They read the Bible and what they read matches their experience and touches their soul. They want to know more about the Jesus who they have already got to know, so that they can get to know him better.

The bible is a signpost pointing us to Jesus, revealing Jesus.

John tells us that he has written his gospel so that we may believe (or more accurately ‘go on believing’) that Jesus is the Christ, the Son of God’ (John 20.31)

The bible is a guidebook to accompany those who have started to hunger for God on their way to God

People have decorated their bibles: you can visit the Kremlin Museum and you will see the most exquisite bibles with silver or golden covers and encrusted with precious jewels.
Over the holidays I was looking at a book about illustrated bibles from the Middle Ages and the scripting and the illustrations are astonishingly beautiful.
And people have laboured to translate the Bible into the very best that their national language can offer. Even today, for rhythm and cadence, it is hard to find a work of English literature that surpasses the King James Version.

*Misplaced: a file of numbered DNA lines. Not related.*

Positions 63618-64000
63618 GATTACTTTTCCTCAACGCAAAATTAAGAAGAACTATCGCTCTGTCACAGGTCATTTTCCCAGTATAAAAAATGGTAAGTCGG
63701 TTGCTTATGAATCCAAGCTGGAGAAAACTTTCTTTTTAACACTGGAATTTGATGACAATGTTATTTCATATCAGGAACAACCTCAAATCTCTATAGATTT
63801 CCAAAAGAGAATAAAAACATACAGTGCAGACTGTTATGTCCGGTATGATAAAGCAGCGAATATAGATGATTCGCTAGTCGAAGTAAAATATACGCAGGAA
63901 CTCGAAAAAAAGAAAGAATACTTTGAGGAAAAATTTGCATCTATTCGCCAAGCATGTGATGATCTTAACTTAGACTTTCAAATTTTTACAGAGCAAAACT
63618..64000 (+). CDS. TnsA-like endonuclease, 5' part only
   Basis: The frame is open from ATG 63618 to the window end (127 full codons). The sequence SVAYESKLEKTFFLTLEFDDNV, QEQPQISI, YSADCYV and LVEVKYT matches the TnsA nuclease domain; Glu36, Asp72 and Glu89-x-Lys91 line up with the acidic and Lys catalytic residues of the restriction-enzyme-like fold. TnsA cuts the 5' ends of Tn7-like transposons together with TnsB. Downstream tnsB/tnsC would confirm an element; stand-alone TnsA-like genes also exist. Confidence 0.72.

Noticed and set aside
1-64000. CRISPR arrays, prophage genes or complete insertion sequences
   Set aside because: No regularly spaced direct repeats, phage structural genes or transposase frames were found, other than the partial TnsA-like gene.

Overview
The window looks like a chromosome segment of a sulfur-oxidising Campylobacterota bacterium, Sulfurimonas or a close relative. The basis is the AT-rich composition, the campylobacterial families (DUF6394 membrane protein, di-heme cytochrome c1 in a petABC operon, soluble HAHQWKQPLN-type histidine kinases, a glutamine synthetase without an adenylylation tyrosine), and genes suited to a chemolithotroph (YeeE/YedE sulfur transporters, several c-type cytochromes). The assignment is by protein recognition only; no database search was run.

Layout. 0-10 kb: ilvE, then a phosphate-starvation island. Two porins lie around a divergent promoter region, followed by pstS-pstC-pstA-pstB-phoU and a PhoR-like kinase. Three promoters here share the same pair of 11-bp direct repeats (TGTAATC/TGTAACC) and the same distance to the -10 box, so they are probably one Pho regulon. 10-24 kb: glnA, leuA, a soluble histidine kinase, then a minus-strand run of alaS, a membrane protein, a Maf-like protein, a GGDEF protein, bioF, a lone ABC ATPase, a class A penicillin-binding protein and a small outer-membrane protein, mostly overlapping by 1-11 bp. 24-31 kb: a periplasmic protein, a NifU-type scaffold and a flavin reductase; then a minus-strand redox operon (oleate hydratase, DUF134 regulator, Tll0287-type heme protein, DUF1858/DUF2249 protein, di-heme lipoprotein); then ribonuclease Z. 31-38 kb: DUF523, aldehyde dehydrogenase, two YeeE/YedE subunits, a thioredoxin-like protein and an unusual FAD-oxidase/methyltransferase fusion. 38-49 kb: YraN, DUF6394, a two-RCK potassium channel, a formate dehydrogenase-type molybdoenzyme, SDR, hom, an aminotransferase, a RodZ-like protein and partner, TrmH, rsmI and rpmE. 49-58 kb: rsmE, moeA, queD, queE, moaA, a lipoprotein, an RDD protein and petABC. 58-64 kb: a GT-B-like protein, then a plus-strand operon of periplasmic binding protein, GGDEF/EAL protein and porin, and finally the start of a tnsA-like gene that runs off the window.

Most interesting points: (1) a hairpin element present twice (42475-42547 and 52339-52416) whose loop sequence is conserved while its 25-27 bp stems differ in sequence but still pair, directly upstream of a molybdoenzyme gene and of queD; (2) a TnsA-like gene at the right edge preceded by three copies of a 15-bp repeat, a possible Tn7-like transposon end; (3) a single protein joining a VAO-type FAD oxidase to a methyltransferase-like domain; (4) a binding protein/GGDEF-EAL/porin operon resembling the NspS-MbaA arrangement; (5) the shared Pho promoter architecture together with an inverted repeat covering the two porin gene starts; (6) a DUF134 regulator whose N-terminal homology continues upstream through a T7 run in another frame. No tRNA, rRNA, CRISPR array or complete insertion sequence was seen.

And of course, it is right to bring the very best of culture to the Bible, to make our Bibles beautiful and to reverence the Bible.

Pre-Covid, we used to have the gospel procession

But it is such a tragedy when people gaze at the golden cover, and maybe bow before the bible, but never open it;
when they admire the illustrations and the language, but do not listen to what it is saying;
when they study it, and write learned commentaries about it, but do not allow it to speak to their souls.

Because the bible is primarily an invitation. An invitation to meet with God and his Son Jesus Christ

Please do not be like the fool who received that invitation to have tea with the Queen, and spent more time captivated by the invitation because it was beautiful and made her look good, and who never accepted the invitation to meet with the Queen.

We have here an invitation to come into the presence of the King of kings and queens, the President of presidents, the Ruler of rulers. We have here an invitation to know God as our heavenly Father and to know the Son of God, 
Jesus Christ, as our Lord and Saviour and Brother and Friend.